Think of any three-digit number. Repeat the digits. The 6-digit number that you end up with is divisible by 91. Is this a coincidence?
Choose two digits and arrange them to make two double-digit numbers. Now add your double-digit numbers. Now add your single digit numbers. Divide your double-digit answer by your single-digit answer. . . .
What is the sum of all the digits in all the integers from one to one million?
Number problems for inquiring primary learners.
Some Games That May Be Nice or Nasty for an adult and child. Use your knowledge of place value to beat your opponent.
What happens when you round these three-digit numbers to the nearest 100?
Explore the relationship between simple linear functions and their graphs.
Number problems at primary level that require careful consideration.
Each child in Class 3 took four numbers out of the bag. Who had made the highest even number?
Amazing as it may seem the three fives remaining in the following `skeleton' are sufficient to reconstruct the entire long division sum.
Consider all two digit numbers (10, 11, . . . ,99). In writing down all these numbers, which digits occur least often, and which occur most often ? What about three digit numbers, four digit numbers. . . .
Carry out cyclic permutations of nine digit numbers containing the digits from 1 to 9 (until you get back to the first number). Prove that whatever number you choose, they will add to the same total.
Can you substitute numbers for the letters in these sums?
Choose four different digits from 1-9 and put one in each box so that the resulting four two-digit numbers add to a total of 100.
Find the sum of all three-digit numbers each of whose digits is odd.
When the number x 1 x x x is multiplied by 417 this gives the answer 9 x x x 0 5 7. Find the missing digits, each of which is represented by an "x" .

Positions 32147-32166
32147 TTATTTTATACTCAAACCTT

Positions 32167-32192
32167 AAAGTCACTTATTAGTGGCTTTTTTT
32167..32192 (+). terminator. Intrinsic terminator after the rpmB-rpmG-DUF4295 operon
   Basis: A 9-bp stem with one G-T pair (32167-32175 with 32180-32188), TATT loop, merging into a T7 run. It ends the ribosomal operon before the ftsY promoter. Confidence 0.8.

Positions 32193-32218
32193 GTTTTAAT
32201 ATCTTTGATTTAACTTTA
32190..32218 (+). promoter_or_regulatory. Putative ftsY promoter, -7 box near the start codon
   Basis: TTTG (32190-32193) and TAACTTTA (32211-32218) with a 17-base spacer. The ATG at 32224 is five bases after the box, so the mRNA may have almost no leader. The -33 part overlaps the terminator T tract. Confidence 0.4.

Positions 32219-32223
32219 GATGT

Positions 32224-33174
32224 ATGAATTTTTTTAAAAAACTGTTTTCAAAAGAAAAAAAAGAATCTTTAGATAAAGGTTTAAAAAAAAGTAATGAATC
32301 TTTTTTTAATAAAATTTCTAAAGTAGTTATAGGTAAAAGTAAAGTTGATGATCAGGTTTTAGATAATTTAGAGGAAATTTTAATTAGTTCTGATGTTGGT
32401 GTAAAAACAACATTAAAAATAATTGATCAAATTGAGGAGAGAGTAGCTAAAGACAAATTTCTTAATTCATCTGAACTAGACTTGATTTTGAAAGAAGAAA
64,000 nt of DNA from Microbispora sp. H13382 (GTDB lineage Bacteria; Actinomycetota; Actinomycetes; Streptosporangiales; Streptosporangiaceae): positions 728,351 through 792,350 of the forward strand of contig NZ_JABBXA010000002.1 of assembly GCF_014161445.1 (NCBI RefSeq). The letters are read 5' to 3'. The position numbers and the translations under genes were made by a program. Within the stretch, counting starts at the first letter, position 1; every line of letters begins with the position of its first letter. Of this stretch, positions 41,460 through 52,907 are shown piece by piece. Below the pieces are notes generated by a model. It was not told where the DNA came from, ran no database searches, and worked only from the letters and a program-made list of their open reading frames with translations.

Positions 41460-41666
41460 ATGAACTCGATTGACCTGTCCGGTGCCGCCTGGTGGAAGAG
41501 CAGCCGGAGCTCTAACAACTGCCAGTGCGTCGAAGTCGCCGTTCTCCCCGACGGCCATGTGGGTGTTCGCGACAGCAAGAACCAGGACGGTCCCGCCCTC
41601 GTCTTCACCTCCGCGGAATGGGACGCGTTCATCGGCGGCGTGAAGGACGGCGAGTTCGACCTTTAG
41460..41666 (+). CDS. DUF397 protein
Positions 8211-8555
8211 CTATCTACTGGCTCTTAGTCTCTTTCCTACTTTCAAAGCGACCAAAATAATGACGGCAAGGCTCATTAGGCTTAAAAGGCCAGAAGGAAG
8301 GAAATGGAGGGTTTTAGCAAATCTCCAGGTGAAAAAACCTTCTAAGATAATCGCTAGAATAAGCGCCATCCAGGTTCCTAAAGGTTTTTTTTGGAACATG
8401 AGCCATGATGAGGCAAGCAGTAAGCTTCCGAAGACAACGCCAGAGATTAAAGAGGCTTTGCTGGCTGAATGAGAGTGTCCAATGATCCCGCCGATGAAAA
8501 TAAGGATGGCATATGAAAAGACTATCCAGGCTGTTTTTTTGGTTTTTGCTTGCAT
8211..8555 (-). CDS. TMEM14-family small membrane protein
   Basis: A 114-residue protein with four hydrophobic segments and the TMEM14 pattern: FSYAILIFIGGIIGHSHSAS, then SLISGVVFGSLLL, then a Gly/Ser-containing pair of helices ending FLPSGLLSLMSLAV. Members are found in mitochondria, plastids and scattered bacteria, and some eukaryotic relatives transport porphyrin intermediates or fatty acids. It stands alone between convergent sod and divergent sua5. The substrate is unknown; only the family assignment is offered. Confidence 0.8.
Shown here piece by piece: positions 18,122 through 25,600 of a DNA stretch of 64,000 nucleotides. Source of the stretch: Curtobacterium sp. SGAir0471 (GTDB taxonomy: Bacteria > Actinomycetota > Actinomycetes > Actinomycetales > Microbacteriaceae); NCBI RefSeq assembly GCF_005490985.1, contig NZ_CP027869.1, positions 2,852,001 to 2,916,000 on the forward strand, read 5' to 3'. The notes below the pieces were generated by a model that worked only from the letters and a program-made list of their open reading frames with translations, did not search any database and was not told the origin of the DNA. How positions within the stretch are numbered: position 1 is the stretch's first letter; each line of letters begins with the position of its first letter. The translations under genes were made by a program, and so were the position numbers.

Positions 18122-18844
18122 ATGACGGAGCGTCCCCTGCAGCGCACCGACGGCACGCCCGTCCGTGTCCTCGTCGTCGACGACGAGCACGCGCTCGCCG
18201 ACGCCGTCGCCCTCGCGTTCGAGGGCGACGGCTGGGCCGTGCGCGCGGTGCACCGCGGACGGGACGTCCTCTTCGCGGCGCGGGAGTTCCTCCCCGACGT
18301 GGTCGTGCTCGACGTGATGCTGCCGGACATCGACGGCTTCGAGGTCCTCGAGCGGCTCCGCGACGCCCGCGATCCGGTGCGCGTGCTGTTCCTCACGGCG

How many solutions can you find to this sum? Each of the different letters stands for a different number.
The number 3723(in base 10) is written as 123 in another base. What is that base?
Watch our videos of multiplication methods that you may not have met before. Can you make sense of them?
Pick the number of times a week that you eat chocolate. This number must be more than one but less than ten. Multiply this number by 2. Add 5 (for Sunday). Multiply by 50... Can you explain why it. . . .
There are two forms of counting on Vuvv - Zios count in base 3 and Zepts count in base 7. One day four of these creatures, two Zios and two Zepts, sat on the summit of a hill to count the legs of. . . .
Take any four digit number. Move the first digit to the 'back of the queue' and move the rest along. Now add your two numbers. What properties do your answers always have?
The Scot, John Napier, invented these strips about 400 years ago to help calculate multiplication and division. Can you work out how to use Napier's bones to find the answer to these multiplications?
When asked how old she was, the teacher replied: My age in years is not prime but odd and when reversed and added to my age you have a perfect square...